I did not intend to write about Endnight Games’ The Forest on this blog. I actually picked up this gem of a game fully aware I would be taking a break from the usual non-violent journey I am accustomed to in a ‘progressive’ game, trading this in for something more visceral and terrifying, with a focus on survival.
Nevertheless, having now sunk in over fifteen thrilling hours into The Forest, I feel that I have to mention it.
The game takes place on a remote, heavily forested peninsula where the main character is the survivor of a plane crash. You are thrown into danger from the start, with hunger and thirst a constant thorn in your side, and no guidance on where to go or what to do next. Night is fast approaching, with shelter a priority.
In a mad dash – reminiscent of a competitor in the Hunger Games first arriving at the Cornucopia – I scramble about the immediate area, breaking open luggage and collecting everything I can find, from clothes to cans of soda.
The game boasts stunning visuals throughout. I was immediately struck by the atmosphere of the place, as the wind shook through the trees and animals scuttered around in the undergrowth. It was a haunting, yet beautiful scene. As I would go on to discover, this is where the game’s greatest achievement lies: in its ability to cleverly combine vistas with a feeling of loneliness, beauty and fear, all at the same time. The game truly oozes atmosphere at every turn.
To my relief, I soon found myself approaching what seemed like a village of wooden huts. But soon my relief turned to fear. I nearly leapt out of my chair as a horrific, animalistic howling broke the silence, screeching through my headphones. In the distance, I could make out a naked humanoid running through the trees, reminiscent of one the vampirical creatures from the science fiction classic, I Am Legend.
I did not wait another moment but turned and fled in the opposite direction until I reached the coast about five minutes later. It was growing dark by this point, and with trembling fingers I gathered enough sticks and leaves to build a temporary shelter. To my relief, I awoke the next morning unscathed.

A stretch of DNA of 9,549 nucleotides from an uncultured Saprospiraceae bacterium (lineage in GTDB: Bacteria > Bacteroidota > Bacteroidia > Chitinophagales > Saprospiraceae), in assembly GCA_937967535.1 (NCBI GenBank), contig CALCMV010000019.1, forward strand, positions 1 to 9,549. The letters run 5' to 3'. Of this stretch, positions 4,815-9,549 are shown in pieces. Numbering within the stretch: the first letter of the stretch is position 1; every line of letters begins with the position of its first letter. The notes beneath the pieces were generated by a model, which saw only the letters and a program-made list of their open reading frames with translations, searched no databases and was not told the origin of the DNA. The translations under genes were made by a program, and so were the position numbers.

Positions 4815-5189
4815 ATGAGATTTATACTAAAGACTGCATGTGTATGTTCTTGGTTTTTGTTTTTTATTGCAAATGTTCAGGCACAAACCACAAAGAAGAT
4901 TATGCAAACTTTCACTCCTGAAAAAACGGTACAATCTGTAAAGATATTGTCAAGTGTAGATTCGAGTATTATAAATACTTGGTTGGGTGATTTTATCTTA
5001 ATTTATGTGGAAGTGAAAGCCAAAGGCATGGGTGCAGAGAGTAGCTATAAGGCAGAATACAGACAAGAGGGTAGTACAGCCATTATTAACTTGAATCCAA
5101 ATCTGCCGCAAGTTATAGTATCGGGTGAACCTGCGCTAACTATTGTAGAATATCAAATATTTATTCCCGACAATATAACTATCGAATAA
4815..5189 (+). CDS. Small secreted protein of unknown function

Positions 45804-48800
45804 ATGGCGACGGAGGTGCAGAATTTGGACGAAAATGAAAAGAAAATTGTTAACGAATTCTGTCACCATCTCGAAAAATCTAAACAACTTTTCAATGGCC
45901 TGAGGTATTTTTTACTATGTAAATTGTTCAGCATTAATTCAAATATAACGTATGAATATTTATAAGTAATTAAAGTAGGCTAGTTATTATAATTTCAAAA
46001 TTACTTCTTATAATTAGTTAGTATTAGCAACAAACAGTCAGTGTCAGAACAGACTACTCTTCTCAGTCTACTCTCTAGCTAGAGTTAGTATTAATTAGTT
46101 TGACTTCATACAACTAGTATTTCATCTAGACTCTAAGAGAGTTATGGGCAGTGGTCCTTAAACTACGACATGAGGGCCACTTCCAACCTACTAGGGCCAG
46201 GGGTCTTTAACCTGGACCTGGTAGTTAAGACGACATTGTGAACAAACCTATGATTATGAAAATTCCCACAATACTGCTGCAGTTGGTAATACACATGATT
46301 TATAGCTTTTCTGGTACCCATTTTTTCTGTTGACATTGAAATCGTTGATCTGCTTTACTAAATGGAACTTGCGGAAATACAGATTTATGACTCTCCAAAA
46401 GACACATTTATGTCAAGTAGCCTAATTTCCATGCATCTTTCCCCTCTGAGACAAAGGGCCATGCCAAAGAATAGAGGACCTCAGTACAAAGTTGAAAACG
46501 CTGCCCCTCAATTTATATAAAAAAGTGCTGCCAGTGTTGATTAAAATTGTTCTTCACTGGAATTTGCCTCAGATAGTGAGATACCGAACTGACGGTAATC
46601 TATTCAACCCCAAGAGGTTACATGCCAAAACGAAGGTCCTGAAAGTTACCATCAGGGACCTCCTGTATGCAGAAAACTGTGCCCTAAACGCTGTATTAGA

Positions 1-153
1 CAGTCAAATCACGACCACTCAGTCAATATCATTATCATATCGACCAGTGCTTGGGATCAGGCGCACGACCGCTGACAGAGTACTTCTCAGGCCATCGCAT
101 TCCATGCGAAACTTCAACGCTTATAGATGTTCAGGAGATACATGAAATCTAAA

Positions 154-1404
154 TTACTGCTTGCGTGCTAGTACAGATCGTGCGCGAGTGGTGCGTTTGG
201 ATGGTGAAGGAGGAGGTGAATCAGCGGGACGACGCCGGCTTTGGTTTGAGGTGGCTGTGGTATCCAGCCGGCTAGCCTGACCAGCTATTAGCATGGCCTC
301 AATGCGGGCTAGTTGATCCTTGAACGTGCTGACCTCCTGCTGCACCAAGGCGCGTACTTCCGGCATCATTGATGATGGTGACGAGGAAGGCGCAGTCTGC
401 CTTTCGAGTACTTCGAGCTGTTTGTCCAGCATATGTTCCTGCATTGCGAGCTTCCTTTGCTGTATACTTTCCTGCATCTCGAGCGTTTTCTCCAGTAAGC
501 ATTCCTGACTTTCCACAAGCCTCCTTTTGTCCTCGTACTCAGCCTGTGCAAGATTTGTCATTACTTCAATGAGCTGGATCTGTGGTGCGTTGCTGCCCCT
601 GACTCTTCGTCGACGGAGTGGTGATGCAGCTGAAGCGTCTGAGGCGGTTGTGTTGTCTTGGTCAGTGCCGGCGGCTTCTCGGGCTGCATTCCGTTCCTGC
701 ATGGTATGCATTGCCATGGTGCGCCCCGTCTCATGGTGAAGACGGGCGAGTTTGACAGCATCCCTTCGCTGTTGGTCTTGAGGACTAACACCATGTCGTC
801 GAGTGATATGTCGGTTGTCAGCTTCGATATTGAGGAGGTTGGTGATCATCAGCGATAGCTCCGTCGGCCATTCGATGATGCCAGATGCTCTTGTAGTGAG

I felt strangely comforted by the proximity of the cliffs and decided to follow them for a time. Eventually, I found myself beside a secluded outcrop with a narrow way in and out, where I decided to build my main camp.
As time went on, I grew more accustomed to the game’s sophisticated building and crafting system. Before I knew it, I had sunk about six hours into gathering logs on a wooden sled, until at last I had built a wooden cabin, a protective wall, several rain collectors, and the addition of a drying rack for meat and animal skins.
I had managed to avoid stumbling across any more of the strange mutants, finding solace in my familiar routine of hunting and settling beside the fire to watch the sun set. During this time, I felt a constant emotion that few games have managed to replicate since I first played Myst at the age of seven years old. It was an ever-present unease and tension that the atmosphere would be broken at any moment, by a monster darting from the trees.
It may sound laughable, but I used to believe the same thing would happen in Myst. Try to remember, this was one of the first games I ever played at a young age, in the innocent times of the early 90s, when we had yet to understand the rules and limitations of video games. Never mind that Myst was essentially a slideshow of still images, in the imagination of my young self, anything could happen. Coupled with the deep mystery and lack of instructions, such games can easily morph into a subtle, fearful experience.
To progress the game, you are eventually forced to explore the rest of the island, where slowly the vague storyline comes together. If I had to pick a fault, I would have liked to see more story development, perhaps in the form of journals or tape recordings. However, the other elements of the game more than make up for this.
As I finish this post, my character has just discovered a rope leading down a hole in the earth. As my climb into darkness continues, I can see that the developers were clearly inspired by the chilling cult horror film The Descent. In this film, a group of explorers make their way through a vast, forgotten cave network underground, which soon turns into a nightmare as they stumble across the creatures that lurk beneath.
I will not spoil the game further, except to say that if you crave a truly absorbing game experience this weekend, then you could do worse than picking up a copy on Steam. It is also worth mentioning that The Forest also includes a ‘Peaceful’ mode for Prog.Gaming purists who would like to eschew the more violent aspects of the story…